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Infant video studies

Participants: Phil Wilson, Helen Marwick, Marion Henderson, Jon Heron, Jean Golding, Christine Puckering, Alex McConnachie, Paul Johnson, Orla Doolin, David Purves & Clare Allely.

These studies comprise three discrete pieces of work based in the University of Glasgow:


Background: Analysis of video material from the Avon Longitudinal Study of Parents and Children (ALSPAC).

Method: On brief video clips, parents interacted with their children aged twelve months. The children went on to get psychiatric assessments (using the Development and Wellbeing Assessment – DAWBA) when they were aged 91 months.  60 children went on to get psychiatric diagnoses (ADHD, oppositional/conduct disorders, pervasive developmental disorder (PDD/ASD), emotional disorders) and the videos from these children were compared with 120 sex-matched controls. The raters were blind to the case/control status of the children.

Results: A number of types of observations have been found to be associated with caseness, particularly associations between parental behaviours and the disruptive behaviour disorders. The work is ongoing.


Background: The "Wee Video Study" tested the feasibility of using recordings of parent-child interaction made by parents themselves using cheap video cameras. Parents were asked to record either two three-minute clips of parent-child play, two clips of a mealtime or one clip of play and one of a mealtime. The quality of video material returned by parents was high and a wide range of social behaviours was elicited. The stability of various behaviours (e.g. gaze, vocalisation, positive and negative parenting) was assessed within clips, between clips with the same child, and across play and mealtime conditions.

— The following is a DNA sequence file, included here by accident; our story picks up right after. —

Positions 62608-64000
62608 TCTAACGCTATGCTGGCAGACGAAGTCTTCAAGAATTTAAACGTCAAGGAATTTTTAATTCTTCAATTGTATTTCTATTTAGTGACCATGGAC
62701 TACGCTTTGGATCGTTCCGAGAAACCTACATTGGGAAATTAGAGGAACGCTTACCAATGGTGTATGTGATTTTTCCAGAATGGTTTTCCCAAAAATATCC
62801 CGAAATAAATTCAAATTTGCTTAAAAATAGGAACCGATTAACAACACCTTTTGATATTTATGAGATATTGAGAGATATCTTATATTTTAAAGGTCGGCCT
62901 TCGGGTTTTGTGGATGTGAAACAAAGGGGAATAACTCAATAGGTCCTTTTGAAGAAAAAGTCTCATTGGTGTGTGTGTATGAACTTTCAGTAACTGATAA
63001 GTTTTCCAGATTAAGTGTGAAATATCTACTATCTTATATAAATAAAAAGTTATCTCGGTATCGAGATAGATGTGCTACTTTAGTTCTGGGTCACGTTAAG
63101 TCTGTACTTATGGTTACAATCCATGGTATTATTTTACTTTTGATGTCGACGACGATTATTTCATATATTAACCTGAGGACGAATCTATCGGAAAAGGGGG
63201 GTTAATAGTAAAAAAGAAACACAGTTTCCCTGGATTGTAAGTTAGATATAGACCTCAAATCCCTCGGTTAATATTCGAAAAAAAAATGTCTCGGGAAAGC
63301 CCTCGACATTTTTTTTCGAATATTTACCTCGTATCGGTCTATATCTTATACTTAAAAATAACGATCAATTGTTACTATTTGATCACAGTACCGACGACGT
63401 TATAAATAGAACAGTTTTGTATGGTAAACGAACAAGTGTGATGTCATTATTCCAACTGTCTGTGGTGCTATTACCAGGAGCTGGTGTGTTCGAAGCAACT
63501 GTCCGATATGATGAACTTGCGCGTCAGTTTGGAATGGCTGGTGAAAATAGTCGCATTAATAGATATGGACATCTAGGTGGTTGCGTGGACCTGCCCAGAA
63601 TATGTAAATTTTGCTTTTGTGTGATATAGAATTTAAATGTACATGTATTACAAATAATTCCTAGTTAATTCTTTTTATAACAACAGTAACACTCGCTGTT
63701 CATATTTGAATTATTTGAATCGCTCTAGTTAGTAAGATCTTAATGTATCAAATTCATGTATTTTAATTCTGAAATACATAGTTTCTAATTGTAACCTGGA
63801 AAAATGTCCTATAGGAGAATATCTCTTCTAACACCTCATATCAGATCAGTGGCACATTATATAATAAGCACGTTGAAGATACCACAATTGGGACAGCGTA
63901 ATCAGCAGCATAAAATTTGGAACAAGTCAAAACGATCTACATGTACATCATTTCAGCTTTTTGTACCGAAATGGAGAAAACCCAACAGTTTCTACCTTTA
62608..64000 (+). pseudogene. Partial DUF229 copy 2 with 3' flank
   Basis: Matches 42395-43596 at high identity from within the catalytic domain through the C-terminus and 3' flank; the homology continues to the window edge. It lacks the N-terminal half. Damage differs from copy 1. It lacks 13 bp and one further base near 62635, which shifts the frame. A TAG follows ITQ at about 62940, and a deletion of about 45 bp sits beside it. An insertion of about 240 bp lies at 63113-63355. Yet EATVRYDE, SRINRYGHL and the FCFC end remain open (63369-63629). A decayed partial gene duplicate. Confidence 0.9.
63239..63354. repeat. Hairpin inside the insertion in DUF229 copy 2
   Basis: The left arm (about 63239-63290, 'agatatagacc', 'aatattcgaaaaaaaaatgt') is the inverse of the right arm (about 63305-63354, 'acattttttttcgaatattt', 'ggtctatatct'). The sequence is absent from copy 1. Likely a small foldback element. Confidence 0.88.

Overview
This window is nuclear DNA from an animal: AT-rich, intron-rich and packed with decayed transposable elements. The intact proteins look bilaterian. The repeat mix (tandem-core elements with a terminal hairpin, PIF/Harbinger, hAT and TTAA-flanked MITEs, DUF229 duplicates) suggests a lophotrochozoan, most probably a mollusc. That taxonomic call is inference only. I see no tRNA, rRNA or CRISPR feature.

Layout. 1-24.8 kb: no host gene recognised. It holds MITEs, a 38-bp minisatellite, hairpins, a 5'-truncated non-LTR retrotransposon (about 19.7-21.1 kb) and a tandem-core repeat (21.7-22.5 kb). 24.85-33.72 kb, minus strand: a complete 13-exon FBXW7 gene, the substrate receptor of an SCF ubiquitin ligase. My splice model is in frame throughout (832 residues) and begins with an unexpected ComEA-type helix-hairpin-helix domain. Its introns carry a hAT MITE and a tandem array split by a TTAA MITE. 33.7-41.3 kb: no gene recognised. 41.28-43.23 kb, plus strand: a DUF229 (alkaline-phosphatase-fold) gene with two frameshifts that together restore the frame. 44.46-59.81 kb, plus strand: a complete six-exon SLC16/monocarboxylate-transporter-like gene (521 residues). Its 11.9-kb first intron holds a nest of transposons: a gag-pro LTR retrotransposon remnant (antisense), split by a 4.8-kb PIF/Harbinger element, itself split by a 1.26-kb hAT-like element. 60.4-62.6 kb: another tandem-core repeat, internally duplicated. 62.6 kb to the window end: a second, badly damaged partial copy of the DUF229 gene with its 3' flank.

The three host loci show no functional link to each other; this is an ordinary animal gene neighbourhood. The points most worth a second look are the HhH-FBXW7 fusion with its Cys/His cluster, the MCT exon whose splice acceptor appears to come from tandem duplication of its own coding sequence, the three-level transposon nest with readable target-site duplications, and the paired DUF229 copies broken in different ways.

Background: There are no simple tools to assess parent-infant attachment in large scale studies (Lim et al., 2010) and the context of a universal health procedure might offer an opportunity to gather relevant information. Attachment can only be assessed in situations of stress so analysis of behaviours during immunisation may offer an ideal opportunity. Here we report on a pilot study (Pritchett, Minnis, Puckering, Rajendran, & Wilson, 2012)

Method: 18 parent–child pairs were included in the study. Children aged 3-4 years were recruited through PW’s general medical practice. Infant immunisation videos were observed and coded for parenting behaviours as well as pain promoting and pain reducing strategies. Results were compared between different attachment groups, as measured with the Manchester Child Attachment Story Task.

Results: Parents of securely attached children scored higher on positive Mellow Parenting Observational System behaviours, but not at a statistically significant level. Parents of securely attached children were also significantly more likely to engage in pain reducing behaviours (p < 0.01) than parents of insecurely attached children. It was concluded that robust composite measures for attachment informative behaviours in the immunisation situation should be developed and tested in a fully powered study.


Johnson, P., Ahamat, B., McConnachie, A., Puckering, C., Marwick, H., Furnivall, D., ... Wilson, P. (2014). Motor activity at age one year does not predict ADHD at seven years. International Journal of Methods in Psychiatric Research, 23, 9-18.

Allely, C.S., Purves, D., McConnachie, A., Marwick, H., Johnson, P., Doolin O., … Wilson, P. (2013). Parent-infant vocalisations at 12 months predict psychopathology at 7 years. Research in Developmental Disabilities, 34, 985-993.

Marwick, H., Doolin, O., Allely, C.S., McConnachie, A., Johnson, P., Puckering, C., … Wilson, P. (2013). Predictors of diagnosis of child psychiatric disorder in adult-infant social-communicative interaction at 12 months. Research in Developmental Disabilities, 34, 562-572.

Pritchett, R., Minnis, H., Puckering, C., Rajendran, G., & Wilson, P. (2013). Can behaviour during immunisation be used to identify attachment patterns? A feasibility study. International Journal of Nursing Studies, 50, 386-391.

Allely, C.S., Doolin, O., Gillberg, C., Gillberg, I.C., Puckering, C., Smillie, M., … Wilson, P. (2012). Can psychopathology at age 7 be predicted from clinical observation at one year? Evidence from the ALSPAC cohort. Research in Developmental Disabilities, 33, 2292-2300.

Wilson, P., Puckering, C., McConnachie, A., Marwick, H., Reissland, N., & Gillberg, C. (2011). Inexpensive video cameras used by parents to record social communication in epidemiological investigations in early childhood- A feasibility study. Infant Behavior and Development, 34, 63-71.

Lim, K., Corlett, L., Thompson, L., Law, J., Wilson, P., Gillberg, C., & Minnis, H. (2010). Measuring attachment in large population studies: A systematic review. Educational and Child Psychology, 127, 22-32.








Page Manager: Anna Spyrou|Last update: 6/9/2015

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